Get Rid Of The EULA

from the simple-as-that dept

While it’s almost definitely not legally enforcible, someone has come up with a script that automatically removes any software’s end user license agreement so that users can (truthfully) claim that they never saw or agreed to the EULA. The writer suggests that EULAs are illegal in that they limit what you can do with something that you’ve bought and own – something that can only be done by law, and not by a corporation.

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Comments on “Get Rid Of The EULA”

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Dale Gardner says:

Amusing, But Wrong

I’m not sure where the Register gets its data that click-through license agreements are not enforceable. They might chat with a lawyer, but perhaps including some facts would spoil the fun. Don’t get me wrong – licensing terms are often ridiculous (I was just reading something this morning about a Microsoft provision that would prevent the replacement of Windows on a machine with another OS…). But this sort of article isn’t really helpful – how about some facts, rather than giggles?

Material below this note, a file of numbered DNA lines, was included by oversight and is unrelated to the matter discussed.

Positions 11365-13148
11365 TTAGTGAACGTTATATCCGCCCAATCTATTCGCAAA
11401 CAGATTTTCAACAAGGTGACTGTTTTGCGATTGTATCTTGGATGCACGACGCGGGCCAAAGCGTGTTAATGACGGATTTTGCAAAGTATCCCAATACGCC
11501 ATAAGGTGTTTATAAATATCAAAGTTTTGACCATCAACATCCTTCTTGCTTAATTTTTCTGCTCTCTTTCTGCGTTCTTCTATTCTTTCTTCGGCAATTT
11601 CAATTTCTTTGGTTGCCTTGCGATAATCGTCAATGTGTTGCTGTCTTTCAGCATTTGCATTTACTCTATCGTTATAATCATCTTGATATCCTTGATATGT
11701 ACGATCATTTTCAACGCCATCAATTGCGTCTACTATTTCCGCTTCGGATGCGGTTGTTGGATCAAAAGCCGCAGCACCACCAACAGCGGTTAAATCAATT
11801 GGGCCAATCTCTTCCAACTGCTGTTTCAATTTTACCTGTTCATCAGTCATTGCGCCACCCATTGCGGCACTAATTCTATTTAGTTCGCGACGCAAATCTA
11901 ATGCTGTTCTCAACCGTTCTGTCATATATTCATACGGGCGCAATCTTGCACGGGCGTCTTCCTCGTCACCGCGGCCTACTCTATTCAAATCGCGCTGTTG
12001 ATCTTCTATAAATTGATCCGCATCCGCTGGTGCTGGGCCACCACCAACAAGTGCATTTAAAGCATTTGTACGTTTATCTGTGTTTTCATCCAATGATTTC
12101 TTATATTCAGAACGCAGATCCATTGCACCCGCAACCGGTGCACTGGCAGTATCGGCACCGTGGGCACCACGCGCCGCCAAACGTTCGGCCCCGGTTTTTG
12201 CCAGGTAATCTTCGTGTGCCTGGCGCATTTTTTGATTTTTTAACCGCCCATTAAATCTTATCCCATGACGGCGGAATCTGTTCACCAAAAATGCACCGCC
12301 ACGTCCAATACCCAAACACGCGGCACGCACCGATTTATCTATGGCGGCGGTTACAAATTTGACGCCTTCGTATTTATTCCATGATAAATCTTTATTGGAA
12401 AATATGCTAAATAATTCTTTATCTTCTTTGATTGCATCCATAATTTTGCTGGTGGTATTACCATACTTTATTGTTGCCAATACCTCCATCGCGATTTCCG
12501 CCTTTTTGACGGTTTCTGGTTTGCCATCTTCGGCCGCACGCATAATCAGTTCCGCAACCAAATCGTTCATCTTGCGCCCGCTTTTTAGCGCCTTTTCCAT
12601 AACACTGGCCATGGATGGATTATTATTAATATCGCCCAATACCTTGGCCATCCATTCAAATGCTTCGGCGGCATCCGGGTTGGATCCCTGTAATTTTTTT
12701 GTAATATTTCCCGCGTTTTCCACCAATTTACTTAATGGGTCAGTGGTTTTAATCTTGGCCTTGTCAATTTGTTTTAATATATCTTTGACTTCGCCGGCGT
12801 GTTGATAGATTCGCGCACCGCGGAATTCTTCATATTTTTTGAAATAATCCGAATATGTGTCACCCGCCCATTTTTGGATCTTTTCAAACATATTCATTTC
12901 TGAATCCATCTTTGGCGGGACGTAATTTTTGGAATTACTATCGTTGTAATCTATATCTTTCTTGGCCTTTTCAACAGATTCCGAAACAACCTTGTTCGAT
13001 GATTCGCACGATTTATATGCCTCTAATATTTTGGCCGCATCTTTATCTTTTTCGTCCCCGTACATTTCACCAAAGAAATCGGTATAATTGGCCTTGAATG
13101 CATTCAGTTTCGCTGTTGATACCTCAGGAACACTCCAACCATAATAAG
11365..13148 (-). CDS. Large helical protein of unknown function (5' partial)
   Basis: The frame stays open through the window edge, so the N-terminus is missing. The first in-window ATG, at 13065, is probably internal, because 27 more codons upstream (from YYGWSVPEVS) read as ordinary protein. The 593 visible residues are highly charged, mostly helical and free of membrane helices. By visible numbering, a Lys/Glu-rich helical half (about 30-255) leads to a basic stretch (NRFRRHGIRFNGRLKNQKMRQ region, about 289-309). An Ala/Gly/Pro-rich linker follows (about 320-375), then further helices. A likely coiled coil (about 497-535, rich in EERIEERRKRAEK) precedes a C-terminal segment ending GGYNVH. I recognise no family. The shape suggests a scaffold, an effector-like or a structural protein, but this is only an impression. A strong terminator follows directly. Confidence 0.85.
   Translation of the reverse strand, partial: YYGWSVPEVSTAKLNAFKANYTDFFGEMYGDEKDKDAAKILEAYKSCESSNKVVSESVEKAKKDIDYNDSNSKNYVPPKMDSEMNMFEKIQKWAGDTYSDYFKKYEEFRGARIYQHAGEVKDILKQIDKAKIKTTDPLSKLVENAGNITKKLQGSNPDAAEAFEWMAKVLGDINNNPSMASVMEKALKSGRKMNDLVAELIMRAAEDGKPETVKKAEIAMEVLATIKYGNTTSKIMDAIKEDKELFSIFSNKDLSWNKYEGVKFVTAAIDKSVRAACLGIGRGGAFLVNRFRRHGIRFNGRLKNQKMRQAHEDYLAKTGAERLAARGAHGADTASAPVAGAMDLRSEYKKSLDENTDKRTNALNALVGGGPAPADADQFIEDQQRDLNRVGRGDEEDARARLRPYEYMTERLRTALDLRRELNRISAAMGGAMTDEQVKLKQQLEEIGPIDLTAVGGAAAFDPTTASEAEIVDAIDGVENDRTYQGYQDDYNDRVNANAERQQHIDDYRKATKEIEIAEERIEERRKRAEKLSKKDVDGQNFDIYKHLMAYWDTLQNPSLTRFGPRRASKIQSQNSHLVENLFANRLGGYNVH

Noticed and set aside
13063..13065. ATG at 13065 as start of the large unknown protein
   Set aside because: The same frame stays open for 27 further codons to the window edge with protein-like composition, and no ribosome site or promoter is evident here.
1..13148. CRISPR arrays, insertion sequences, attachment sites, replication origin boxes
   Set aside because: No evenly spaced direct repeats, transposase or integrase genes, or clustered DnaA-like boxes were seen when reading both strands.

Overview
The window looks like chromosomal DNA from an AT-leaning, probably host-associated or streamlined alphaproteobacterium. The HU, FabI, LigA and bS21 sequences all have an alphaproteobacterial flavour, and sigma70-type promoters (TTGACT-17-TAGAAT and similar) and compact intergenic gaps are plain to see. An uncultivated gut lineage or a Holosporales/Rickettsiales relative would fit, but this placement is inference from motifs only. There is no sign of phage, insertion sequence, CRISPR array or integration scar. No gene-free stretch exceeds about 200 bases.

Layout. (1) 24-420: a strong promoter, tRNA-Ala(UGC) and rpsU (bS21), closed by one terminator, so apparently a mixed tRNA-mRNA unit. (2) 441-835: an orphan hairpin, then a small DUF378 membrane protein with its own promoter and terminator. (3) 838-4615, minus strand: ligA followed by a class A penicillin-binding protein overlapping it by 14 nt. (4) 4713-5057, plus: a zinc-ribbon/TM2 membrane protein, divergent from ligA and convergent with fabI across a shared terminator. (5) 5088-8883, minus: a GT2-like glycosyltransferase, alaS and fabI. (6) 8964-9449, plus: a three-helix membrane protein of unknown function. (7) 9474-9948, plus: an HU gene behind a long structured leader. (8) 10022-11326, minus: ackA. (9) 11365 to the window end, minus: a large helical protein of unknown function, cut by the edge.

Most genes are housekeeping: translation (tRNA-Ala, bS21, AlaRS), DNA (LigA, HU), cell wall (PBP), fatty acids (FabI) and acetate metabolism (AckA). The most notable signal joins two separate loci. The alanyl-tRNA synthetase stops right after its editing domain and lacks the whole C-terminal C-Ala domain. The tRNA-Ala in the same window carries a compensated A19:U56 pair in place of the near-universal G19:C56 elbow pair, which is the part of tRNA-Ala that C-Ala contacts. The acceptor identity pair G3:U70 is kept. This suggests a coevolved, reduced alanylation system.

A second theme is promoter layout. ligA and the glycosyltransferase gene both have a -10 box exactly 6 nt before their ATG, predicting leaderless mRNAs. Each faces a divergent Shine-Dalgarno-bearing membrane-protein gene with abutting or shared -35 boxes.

W klink says:

Re: Amusing, But Wrong

A California District court (Adobe vs. Softman) did indeed rule that parts of EULA’s are not enforceable in that the software was a sale and not a license.

Note that what makes it a sale is that you go to the store, give them money, and they give you the box. Software that expires and needs new licenses every year is licensed rather than sold.

Dale Gardner says:

Re: Re: Amusing, But Wrong

Fair enough, but that’s not what the article was about – the author of the script asserts that by getting rid of the license, you get rid of the terms. That’s rarely the case as most license agreements contain provisions that restrict such behavior – you agree to be bound by the terms even if the actual click-through is bypassed.

Licensing is very complex and there are a vairety of laws that apply – articles like this one don’t really help anybody because the spread misinformation and simplistic views.

BTW, I disagree with your last statement about the distinction between software that is licensed rather than sold. I believe you’ll find that virtually all software is licensed. Expiration only comes into play with respect to the term of the license – which may be perpeptual.

IMNAL says:

Re: Re: Re: Amusing, But Wrong

You cannot enter into a contract with someone without a “consideration” (except in Japan where it is different). If you do not see the license then it seems to me highly likely that it is not binding in law. You cannot agree to something that you have not been given the opportunity to see.

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